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Chronic Wound Healing--New Study Shows That Opioids Help The Pain But Slow The Gain

Chronic wounds--often the consequence of diabetes, cancer, and other chronic illnesses are a very expensive and very challenging problem the world of health care. In 2009 it was reported that 6.5 million Americans suffered from this problem. At that time the annual expense of treatment was estimated to be $25 billion and growing, primarily due to longer life expectancies and the sharp rise in the incidence of diabetes.







Typically these wounds are a source of pain--and being chronic wounds, the pain can also be chronic. Sometimes diabetic wounds in particular are very slow to heal due to changes in circulation to the limbs, and sometimes amputation is necessary.  Therefore it's logical to remediate the discomfort of these wounds with pain medications, including opioids.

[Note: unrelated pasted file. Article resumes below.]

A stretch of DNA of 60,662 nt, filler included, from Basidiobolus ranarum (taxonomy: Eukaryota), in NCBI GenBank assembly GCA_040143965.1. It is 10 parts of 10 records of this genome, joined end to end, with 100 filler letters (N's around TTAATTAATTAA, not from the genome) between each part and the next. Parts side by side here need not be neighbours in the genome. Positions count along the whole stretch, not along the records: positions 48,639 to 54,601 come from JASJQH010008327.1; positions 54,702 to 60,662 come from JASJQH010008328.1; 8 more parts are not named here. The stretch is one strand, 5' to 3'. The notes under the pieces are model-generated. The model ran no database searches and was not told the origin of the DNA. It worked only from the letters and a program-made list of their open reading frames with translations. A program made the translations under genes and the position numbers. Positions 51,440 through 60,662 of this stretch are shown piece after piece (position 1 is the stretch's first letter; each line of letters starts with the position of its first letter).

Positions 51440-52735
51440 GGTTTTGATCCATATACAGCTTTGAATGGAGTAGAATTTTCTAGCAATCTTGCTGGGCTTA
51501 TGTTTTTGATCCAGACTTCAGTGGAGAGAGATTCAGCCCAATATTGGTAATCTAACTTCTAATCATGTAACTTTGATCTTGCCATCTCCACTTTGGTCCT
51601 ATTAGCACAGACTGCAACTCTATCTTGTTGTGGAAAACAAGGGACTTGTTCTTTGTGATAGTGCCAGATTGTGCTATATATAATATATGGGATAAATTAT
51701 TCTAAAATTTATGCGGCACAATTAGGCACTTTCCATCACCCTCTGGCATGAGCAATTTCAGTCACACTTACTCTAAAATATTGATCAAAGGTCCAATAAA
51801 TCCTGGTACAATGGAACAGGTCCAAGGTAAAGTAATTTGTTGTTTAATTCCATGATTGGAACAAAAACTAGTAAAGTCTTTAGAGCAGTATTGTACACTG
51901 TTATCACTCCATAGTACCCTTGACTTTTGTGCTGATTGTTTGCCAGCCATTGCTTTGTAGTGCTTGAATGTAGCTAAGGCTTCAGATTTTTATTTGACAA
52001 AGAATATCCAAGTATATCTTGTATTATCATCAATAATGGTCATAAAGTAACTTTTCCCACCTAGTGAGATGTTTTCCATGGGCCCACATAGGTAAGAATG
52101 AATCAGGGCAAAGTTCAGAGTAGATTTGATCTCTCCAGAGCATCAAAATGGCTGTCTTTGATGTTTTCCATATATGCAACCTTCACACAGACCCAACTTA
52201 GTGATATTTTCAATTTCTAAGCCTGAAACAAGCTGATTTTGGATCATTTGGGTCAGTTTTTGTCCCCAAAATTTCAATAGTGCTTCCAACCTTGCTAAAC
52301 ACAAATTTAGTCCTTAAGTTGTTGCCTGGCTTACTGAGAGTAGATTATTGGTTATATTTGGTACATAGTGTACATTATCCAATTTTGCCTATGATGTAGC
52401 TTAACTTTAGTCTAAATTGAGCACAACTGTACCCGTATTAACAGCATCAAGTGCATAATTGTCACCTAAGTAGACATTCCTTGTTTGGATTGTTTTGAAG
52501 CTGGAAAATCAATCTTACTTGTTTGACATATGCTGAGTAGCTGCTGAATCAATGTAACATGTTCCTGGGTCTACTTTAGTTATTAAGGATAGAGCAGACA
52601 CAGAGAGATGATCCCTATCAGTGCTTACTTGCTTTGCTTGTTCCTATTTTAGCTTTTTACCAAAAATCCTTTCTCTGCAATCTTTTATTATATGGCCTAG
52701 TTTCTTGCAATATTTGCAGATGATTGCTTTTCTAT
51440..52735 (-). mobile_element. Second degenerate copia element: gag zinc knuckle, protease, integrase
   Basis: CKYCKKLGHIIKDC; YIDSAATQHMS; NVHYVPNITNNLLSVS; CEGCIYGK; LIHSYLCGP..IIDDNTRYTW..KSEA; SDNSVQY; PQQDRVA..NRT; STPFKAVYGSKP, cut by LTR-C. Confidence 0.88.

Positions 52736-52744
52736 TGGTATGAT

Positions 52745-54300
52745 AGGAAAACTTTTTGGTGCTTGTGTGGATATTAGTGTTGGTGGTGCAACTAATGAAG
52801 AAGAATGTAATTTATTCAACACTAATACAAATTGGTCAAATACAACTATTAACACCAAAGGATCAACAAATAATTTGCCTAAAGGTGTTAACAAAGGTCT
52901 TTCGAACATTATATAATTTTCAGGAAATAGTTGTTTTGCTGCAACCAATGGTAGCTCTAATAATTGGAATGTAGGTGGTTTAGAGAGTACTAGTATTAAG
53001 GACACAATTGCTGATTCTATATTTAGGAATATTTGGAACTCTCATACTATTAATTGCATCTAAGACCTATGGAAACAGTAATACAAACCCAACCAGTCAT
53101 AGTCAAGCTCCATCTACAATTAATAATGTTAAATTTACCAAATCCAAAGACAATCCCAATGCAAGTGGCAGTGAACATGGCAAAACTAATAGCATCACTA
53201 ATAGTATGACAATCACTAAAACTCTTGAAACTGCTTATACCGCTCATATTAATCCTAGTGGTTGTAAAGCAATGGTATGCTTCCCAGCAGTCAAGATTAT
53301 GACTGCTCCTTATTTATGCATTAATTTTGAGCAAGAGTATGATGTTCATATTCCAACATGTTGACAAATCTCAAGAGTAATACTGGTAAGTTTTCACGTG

But a new study released by George Washington University is causing second thoughts. After completing a study of 450 subjects who were victims of chronic wound problems, an interesting observation came about.  According to study authors, “It seems that exposing patients to opioids may impact ultimate wound outcome. More work needs to be done to understand this finding and the possible mechanisms driving it. We look forward to continuing this research, which may lead to faster healing and improved patient outcomes.” While no one wants to see anyone suffer in pain needlessly, this conclusion surely leads us to think differently about the role of opioids for those with chronic wound issues....and so it should.

Sources: Newswise; NIH.gov; 

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